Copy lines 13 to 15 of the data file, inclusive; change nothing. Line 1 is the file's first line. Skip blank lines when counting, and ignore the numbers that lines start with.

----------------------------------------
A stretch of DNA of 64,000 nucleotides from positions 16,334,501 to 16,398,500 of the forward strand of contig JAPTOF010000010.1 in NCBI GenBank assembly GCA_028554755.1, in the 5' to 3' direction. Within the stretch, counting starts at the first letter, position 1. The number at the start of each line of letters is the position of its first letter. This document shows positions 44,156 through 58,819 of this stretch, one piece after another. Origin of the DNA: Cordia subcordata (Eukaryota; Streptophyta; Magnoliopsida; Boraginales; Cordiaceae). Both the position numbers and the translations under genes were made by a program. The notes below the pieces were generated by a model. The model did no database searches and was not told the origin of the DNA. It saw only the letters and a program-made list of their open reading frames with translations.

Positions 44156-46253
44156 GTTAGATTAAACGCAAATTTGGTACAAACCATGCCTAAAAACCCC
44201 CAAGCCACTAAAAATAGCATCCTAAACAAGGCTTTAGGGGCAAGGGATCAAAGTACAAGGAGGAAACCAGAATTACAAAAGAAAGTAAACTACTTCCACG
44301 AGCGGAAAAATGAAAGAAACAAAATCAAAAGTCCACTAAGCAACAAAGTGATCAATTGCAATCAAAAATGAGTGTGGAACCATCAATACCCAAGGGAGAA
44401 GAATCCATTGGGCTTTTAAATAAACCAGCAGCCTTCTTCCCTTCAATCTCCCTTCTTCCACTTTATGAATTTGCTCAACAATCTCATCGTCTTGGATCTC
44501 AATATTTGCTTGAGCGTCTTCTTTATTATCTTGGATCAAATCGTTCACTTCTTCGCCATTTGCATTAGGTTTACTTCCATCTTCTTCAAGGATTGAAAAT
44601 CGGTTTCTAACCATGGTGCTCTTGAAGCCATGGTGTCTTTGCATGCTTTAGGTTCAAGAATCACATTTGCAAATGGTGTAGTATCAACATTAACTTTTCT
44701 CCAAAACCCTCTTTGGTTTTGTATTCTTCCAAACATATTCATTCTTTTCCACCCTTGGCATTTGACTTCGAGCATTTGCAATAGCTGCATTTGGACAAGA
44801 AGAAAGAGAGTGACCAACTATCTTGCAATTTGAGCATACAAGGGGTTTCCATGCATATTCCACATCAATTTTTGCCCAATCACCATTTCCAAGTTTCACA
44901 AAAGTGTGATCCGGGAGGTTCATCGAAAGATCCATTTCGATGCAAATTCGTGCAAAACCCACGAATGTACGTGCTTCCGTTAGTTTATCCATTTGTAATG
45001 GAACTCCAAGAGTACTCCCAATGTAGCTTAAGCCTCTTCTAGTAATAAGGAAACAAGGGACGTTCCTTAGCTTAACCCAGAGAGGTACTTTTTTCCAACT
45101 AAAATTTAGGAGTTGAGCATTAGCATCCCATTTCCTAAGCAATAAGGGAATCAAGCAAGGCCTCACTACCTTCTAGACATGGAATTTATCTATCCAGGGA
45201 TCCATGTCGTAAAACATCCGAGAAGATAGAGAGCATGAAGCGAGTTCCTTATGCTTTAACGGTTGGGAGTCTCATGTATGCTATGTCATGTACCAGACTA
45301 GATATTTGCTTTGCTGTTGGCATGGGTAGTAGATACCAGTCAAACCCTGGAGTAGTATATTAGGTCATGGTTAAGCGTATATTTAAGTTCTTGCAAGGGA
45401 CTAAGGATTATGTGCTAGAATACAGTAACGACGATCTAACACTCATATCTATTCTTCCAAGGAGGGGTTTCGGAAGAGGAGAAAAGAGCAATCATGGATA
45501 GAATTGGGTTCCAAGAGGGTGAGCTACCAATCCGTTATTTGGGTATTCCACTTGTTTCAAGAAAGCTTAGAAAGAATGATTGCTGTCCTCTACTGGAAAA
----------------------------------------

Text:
45101 AAAATTTAGGAGTTGAGCATTAGCATCCCATTTCCTAAGCAATAAGGGAATCAAGCAAGGCCTCACTACCTTCTAGACATGGAATTTATCTATCCAGGGA
45201 TCCATGTCGTAAAACATCCGAGAAGATAGAGAGCATGAAGCGAGTTCCTTATGCTTTAACGGTTGGGAGTCTCATGTATGCTATGTCATGTACCAGACTA
45301 GATATTTGCTTTGCTGTTGGCATGGGTAGTAGATACCAGTCAAACCCTGGAGTAGTATATTAGGTCATGGTTAAGCGTATATTTAAGTTCTTGCAAGGGA